U.S. lawmakers authorize six new icebreakers in defense bill

The 2021 National Defense Authorization Act authorizes up to six new icebreakers, but just three of those have received some funding so far.

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The Coast Guard Cutter Polar Star sails near the ice edge in the Chukchi Sea north of Wainwright, Alaska, in July 2013. (Sara Mooers / U.S. Coast Guard)

The sprawling U.S. defense bill passed by Congress on Friday includes the authorization — though not funding — for six new icebreakers.

President Donald J. Trump has said he would veto the National Defense Authorization Act because of other provisions, but in that case the bill would be expected to pass early next year.

The news of the authorization of additional ships came a week after the only operational U.S. icebreaker, Polar Star, set off on its first wintertime Arctic mission in decades. Healy, the other polar-capable icebreaker in the U.S. fleet, is currently undergoing repairs after an electrical fire cut short its summer patrol in the region.

Alaska senators praised the new vessels’ inclusion in the legislation.

“The highways of the Arctic are paved by icebreakers,” Sen. Dan Sullivan, a Republican from Alaska who co-authored the provision, said in a statement. The authorization of additional polar-class vessels “will put America in a much better position to operate in the region and protect our national security and economic interests,” he said.

Sullivan first introduced a similar provision in the Senate version of the bill in 2017, but this is the first time the figure of six icebreakers has specifically been included in the bill’s final version.

“This is very good news for the nation as this decision has the potential to enhance our sovereign presence, law enforcement, naval operations, response capability and, importantly, research in polar waters,” Lawson Brigham, a resident fellow at the Wilson Center and a retired Coast Guard captain, told ArcticToday.

Although the bill doesn’t mention the significant contributions the icebreakers make to science, he said, that’s a key part of the vessels’ work.

Funding for the first heavy icebreaker in four decades was approved in 2019, and partial funding for two additional vessels has been proposed for the 2021 budget. This defense legislation authorizes three more ships, but doesn’t provide funding.

Authorizations such as this in the NDAA are usually seen as recommendations — which can be implemented, delayed or ignored by the appropriations committees who determine funding. So the legislation sets the stage for future funding from Congress for the remaining three vessels, Lawson said.

“Very likely, future appropriations for this fleet will be hard fought.”

The Coast Guard has received nearly $1.2 billion in procurement funding so far for its polar security cutter program, which fully funds the construction of the first heavy icebreaker in four decades and provides initial funding for a second vessel.

The proposed budget for 2021 requests $555 million to provide the rest of the funding for the second vessel, but that budget has not yet been approved.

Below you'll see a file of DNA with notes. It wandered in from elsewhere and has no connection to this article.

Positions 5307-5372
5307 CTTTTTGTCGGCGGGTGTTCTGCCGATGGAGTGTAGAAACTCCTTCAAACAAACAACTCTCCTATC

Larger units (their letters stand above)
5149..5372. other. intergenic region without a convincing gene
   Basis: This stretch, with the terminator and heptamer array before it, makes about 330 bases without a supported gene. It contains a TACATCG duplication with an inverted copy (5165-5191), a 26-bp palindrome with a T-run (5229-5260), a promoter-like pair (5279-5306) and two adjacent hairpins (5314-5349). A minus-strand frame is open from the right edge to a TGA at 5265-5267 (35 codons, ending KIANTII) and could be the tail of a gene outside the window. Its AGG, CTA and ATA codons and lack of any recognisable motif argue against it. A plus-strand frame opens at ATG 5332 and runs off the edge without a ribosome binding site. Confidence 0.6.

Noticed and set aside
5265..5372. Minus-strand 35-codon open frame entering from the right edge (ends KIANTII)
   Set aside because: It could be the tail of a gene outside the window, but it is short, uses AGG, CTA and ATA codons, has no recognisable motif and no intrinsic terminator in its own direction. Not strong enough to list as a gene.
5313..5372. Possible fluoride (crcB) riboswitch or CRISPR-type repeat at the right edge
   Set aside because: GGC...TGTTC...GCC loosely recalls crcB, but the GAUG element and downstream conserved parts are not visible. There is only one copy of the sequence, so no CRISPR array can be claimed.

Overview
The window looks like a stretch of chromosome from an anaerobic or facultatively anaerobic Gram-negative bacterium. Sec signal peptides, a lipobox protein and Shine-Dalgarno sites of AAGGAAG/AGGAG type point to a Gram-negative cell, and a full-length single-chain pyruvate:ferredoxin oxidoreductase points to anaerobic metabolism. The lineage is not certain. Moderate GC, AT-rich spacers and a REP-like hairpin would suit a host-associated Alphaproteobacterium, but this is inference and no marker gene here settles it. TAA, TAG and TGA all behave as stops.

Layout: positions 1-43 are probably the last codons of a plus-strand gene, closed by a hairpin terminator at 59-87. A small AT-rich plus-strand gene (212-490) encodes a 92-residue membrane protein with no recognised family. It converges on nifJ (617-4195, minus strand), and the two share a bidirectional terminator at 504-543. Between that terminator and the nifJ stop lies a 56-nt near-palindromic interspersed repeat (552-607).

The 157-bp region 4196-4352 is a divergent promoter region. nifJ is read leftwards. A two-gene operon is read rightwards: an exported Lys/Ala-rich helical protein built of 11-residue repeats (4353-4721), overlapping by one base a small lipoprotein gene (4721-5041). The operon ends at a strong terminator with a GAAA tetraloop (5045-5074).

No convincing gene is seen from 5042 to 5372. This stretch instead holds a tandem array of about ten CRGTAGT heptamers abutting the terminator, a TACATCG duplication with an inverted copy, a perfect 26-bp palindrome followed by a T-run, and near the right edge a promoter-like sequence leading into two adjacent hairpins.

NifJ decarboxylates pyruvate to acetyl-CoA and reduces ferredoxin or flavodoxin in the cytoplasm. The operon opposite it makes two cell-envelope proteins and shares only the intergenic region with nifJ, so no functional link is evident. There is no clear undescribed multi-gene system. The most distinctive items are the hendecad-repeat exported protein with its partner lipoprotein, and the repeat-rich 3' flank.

The Coast Guard expects that the total cost for the first three icebreakers will be $2.6 billion.

In June, President Trump called for an accelerated expansion of the U.S. icebreaker fleet, asking agencies to consider leasing icebreakers from foreign shipbuilders. In July, Trump floated the idea of adding 10 additional vessels.

In the June memo, Trump also asked agencies to recommend at least four bases — two in the United States and two abroad, which could include partnerships with Norway, Greenland or Iceland. It’s not clear if the vessels would be home-ported at these locations.

Polar Star and Healy are currently home-ported in Seattle, and the icebreaker currently under construction will also be based there.

In a hearing last week, however, Sen. Sullivan argued that some of the new icebreakers should be based in Alaska. In response, Adm. Charles Ray, vice commandant of the Coast Guard, said that is an option under consideration.

But focusing on the Pacific Arctic “doesn’t handle America’s national interests in the European Arctic or around Greenland,” Brigham pointed out. “Coast Guard cutters could be operating with NATO forces. The bottom line is, these ships are global operators.”

Adm. Karl Schultz, Coast Guard commandant, said last year that the Coast Guard needs to expand its focus beyond Arctic Alaska to the European Arctic as well.

The new NDAA would also authorize a new Center for Arctic Security Studies with the Department of Defense, “focused on the Arctic, its infrastructure and America’s leadership in the region,” according to a statement from Sen. Lisa Murkowski, a Republican from Alaska who helped introduce the provision.

And the bill would also establish the Arctic Shipping Federal Advisory Committee, a key step in Murkowski’s plan to create an Arctic seaway development corporation.

In addition, the legislation directs the Department of Defense to study the effects of permafrost degradation on military outposts, and it authorizes funding to improve Arctic communications, including satellite capabilities.